Interface Strategy – a Functional Approach

Interfaces are mostly assumed being a technical exercise however been on the receiving end of that there is several shortcomings to this approach.


When interfacing two systems the transactional flow can become quite complex in terms of functional interaction – an interaction, which is beyond what most technical people can contemplate. Just imagine how to design a purchase order interface:

  • In what system do we enter the invoices in order to track purchase order fulfilment?
  • Do we need to match or part match the invoice to the purchase order?
  • When a purchase order is closed do we need to relay this to both systems?
  • Is receiving being used and if so in what system?

Beyond that, there are the implications of change – like changes to the purchase order – how is this managed and interfaced?

When it comes to multi-phased implementations, the scenarios can become even more complicated. Careful functional consideration must be taken, as if done wrong the transactional flow may be broken or the interfaced system may be impossible to reconcile, essentially breaking business continuity.


The interface strategy is part of the overall project key deliverables setting out scope and project outcome expectations. The documents below are directly related but should be kept separate:


  • Interface Strategy: Define system scope and integration need
  • Data Migration Strategy: Define data retention for decommissioned systems or systems not being interfaced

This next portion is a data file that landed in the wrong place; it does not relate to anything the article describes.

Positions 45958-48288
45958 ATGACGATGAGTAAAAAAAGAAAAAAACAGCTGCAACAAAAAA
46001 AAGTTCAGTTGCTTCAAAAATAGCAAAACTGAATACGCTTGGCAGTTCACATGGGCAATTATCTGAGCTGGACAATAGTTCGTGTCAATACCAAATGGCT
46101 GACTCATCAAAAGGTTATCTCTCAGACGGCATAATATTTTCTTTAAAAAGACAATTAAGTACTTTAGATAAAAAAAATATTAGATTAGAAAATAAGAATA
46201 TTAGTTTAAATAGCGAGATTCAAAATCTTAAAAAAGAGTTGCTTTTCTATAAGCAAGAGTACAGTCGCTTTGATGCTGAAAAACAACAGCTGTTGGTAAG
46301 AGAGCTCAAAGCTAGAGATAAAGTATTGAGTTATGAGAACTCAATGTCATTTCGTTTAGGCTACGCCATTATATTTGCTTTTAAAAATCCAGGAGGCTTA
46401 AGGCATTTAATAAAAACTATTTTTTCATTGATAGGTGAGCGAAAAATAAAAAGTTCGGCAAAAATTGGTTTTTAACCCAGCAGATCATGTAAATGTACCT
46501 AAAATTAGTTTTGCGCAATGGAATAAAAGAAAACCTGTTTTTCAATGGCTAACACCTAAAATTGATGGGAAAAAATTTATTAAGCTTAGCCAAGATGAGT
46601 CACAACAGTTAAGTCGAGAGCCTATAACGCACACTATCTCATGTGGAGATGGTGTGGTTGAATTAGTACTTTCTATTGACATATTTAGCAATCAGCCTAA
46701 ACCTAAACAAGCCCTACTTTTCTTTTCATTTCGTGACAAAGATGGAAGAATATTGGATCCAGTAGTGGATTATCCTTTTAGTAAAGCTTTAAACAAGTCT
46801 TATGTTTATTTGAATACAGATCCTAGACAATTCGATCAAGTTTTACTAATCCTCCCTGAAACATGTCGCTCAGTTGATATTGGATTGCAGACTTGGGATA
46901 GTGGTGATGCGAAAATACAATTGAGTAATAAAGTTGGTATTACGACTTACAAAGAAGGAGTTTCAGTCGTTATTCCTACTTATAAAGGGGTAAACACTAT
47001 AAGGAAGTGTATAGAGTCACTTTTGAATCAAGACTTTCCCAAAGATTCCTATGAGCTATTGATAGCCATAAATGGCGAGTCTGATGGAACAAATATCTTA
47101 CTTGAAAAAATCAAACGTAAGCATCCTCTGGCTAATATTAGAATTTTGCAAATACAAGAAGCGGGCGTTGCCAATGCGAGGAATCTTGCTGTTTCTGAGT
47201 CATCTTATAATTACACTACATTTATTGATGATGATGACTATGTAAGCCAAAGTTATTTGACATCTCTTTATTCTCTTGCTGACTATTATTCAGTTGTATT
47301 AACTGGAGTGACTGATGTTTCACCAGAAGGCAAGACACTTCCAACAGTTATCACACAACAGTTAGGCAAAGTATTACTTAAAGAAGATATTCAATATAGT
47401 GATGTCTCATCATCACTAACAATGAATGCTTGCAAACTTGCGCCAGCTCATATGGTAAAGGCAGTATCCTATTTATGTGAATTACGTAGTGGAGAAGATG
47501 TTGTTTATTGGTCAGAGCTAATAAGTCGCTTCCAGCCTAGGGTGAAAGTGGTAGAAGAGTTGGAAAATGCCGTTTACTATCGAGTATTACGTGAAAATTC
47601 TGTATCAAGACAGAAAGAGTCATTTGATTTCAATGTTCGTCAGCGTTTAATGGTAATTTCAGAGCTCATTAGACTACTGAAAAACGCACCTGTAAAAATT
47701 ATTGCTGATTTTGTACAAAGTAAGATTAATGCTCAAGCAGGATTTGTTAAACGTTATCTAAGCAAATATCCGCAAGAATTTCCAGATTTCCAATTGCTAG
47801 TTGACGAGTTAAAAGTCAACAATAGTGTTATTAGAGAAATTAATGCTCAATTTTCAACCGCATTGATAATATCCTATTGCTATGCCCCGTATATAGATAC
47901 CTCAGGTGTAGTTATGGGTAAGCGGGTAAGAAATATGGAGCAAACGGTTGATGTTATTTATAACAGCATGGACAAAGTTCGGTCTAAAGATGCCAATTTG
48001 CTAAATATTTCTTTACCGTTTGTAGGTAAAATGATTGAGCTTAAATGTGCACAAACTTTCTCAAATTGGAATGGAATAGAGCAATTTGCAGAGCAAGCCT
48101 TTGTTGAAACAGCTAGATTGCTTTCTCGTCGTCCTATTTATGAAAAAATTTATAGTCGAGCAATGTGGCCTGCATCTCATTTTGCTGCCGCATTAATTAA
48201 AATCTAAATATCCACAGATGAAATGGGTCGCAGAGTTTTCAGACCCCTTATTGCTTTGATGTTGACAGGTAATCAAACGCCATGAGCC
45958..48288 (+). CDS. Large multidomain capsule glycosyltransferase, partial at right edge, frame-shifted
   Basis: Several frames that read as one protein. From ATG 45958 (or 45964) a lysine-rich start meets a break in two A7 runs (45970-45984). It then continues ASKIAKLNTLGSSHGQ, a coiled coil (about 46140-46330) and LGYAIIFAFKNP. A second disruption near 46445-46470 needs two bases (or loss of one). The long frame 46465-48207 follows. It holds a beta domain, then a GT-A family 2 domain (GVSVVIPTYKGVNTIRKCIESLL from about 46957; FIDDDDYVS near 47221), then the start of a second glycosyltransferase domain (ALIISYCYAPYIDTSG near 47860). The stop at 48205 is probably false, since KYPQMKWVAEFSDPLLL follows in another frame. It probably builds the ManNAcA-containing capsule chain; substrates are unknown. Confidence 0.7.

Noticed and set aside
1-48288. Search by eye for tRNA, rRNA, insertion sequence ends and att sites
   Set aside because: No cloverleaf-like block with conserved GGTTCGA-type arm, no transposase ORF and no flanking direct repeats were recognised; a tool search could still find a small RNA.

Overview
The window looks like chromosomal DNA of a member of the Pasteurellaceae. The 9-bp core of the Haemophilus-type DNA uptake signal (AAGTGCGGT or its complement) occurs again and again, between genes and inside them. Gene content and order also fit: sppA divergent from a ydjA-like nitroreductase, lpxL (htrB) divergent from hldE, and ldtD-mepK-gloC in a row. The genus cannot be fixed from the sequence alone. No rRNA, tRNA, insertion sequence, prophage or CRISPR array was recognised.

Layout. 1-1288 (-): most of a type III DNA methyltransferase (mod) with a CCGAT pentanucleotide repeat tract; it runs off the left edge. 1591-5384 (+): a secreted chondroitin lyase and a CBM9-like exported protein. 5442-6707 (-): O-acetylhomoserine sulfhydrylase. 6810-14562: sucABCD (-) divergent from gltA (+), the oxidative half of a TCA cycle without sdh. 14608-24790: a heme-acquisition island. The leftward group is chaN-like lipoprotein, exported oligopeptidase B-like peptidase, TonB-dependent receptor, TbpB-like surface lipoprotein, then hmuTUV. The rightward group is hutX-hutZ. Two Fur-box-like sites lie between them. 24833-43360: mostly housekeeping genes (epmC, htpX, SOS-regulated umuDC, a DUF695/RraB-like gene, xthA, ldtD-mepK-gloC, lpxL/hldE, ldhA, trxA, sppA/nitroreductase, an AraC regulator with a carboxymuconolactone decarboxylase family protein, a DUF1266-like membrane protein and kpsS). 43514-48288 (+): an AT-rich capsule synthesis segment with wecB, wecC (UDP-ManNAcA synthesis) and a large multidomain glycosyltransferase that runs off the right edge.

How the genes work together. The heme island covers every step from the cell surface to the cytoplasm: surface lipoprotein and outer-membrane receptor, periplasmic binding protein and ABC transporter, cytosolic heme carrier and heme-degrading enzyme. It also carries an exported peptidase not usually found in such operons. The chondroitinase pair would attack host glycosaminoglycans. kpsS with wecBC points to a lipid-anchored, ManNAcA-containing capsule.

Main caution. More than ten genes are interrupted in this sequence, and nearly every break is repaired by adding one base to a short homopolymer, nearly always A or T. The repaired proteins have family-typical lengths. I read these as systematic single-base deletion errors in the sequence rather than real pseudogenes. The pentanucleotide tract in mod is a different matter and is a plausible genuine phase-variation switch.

• Cut-over Strategy: Define how to orchestrate close down of decommissioned systems and their data migration, switch-over of retained systems and related interfaces, and commence use of new systems

The "strategy" nomenclature indicates these documents are likely to have a significant impact on the overall project plan. Each of the above documents may also spawn a number of functional and technical specifications based on decisions made.


The primary purpose of the interface strategy is to facilitate management decisions caused by system change – decisions to ensure:

  • Continuation of daily business activities
  • Correct management reporting
  • Correct legal reporting and compliance

The responsibility of ensuring the above is not a technical decision but a high-level management decision. If the decision is taken at the wrong level or in the wrong perspective, the result can be serious for the business, which again falls back on management.

So therefore, the target audience and signee of the interface strategy is upper management.

A secondary purpose of the interface strategy is to give project management an idea of the effort ahead – both in terms of functional and technical work.

Therefore, the interface strategy must be created early in the project either during a pre-analysis phase or as first phase in an already started project.